Market Overview

S&P 500 ETFs Just Did Something They Haven't Done In A While

S&P 500 ETFs Just Did Something They Haven't Done In A While

Carnage for U.S. equities continued Thursday with the S&P 500 shedding more than 2 percent, a slide that brings the U.S. equity benchmark's one-week loss to nearly 6 percent.

The sudden deterioration in U.S. stocks created a rare bearish technical condition, affecting some of the largest exchange traded funds in the process.

What Happened

Pension Partners Director of Research Charlie Bilello noted on Twitter that the S&P 500 had not closed below its 200-day moving average in 577 days. The index did just that Thursday.

The SPDR S&P 500 ETF (NYSE: SPY), the world's largest ETF by assets, actually slipped 2.2 percent Thursday and is lower by 5.97 percent over the past week. SPY now resides 1.47 percent below its 200-day moving average.

Why It's Important

Technical weakness in the S&P 500 is important for myriad reasons and particularly so in the world of ETFs for at least one simple: the amount of assets allocated to SPY and the two other traditional cap-weighted S&P 500 ETFs is massive.

Entering Thursday's trading session, three of the four largest US-listed ETFs were SPY, the iShares Core S&P 500 ETF (NYSE: IVV) and the Vanguard S&P 500 ETF (NYSE: VOO). Those are three of the four U.S.-listed ETFs with $100 billion ore more in assets under management. In order, SPY, IVV and VOO combine for a staggering $531.36 billion in assets under management.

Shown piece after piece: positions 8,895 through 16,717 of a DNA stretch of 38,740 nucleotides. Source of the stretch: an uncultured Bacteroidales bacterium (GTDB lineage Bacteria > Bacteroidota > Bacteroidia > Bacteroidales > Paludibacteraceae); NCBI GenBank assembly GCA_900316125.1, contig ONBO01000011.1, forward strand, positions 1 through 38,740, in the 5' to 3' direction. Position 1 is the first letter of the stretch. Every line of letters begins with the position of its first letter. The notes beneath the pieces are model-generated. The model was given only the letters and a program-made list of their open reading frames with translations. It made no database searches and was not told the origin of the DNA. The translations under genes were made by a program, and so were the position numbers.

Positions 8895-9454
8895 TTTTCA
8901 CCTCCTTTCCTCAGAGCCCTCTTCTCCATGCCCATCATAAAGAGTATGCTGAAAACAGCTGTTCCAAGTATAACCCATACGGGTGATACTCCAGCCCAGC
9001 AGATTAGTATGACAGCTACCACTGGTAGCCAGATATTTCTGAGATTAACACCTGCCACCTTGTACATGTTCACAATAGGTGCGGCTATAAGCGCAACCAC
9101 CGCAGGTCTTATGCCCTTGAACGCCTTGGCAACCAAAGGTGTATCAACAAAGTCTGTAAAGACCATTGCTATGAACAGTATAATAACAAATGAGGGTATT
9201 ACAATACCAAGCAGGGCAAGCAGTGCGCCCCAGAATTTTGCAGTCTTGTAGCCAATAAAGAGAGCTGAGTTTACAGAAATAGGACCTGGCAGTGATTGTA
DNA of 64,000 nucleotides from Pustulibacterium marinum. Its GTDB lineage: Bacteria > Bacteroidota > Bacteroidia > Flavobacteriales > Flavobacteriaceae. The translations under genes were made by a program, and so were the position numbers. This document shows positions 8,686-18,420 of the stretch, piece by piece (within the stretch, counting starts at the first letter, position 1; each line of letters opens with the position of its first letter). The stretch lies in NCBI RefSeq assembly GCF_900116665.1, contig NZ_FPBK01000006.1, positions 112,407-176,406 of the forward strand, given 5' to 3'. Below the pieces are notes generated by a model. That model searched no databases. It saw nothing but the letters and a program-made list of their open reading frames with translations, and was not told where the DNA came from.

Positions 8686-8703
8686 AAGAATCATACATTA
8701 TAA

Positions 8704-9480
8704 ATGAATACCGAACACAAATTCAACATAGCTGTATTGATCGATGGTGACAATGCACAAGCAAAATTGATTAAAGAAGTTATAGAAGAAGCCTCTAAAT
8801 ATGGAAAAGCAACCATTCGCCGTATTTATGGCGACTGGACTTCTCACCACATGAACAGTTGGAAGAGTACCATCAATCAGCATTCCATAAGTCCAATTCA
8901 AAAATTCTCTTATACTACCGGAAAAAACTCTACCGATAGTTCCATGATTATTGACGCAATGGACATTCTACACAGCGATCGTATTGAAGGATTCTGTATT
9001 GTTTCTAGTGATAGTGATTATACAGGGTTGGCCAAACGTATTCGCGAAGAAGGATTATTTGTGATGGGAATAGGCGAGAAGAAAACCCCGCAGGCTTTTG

The technology sector's struggles this week are a major reason why the S&P 500 and the aforementioned ETFs are sliding. As of Oct. 10, the index had a technology weight of 20.27 percent, or 502 basis points more than its second-largest sector exposure, which is health care.

What's Next

Flows data suggest investors are buying the S&P 500 dip. For the week ended Oct. 10, SPY, VOO and IVV are three of the top six asset-gathering ETFs. Earnings reports could determine the S&P 500's near-term fate. From Oct. 15 through Nov. 2, more than 77 percent of S&P 500 deliver third-quarter earnings reports.

Disclosure: The author owns shares of VOO.

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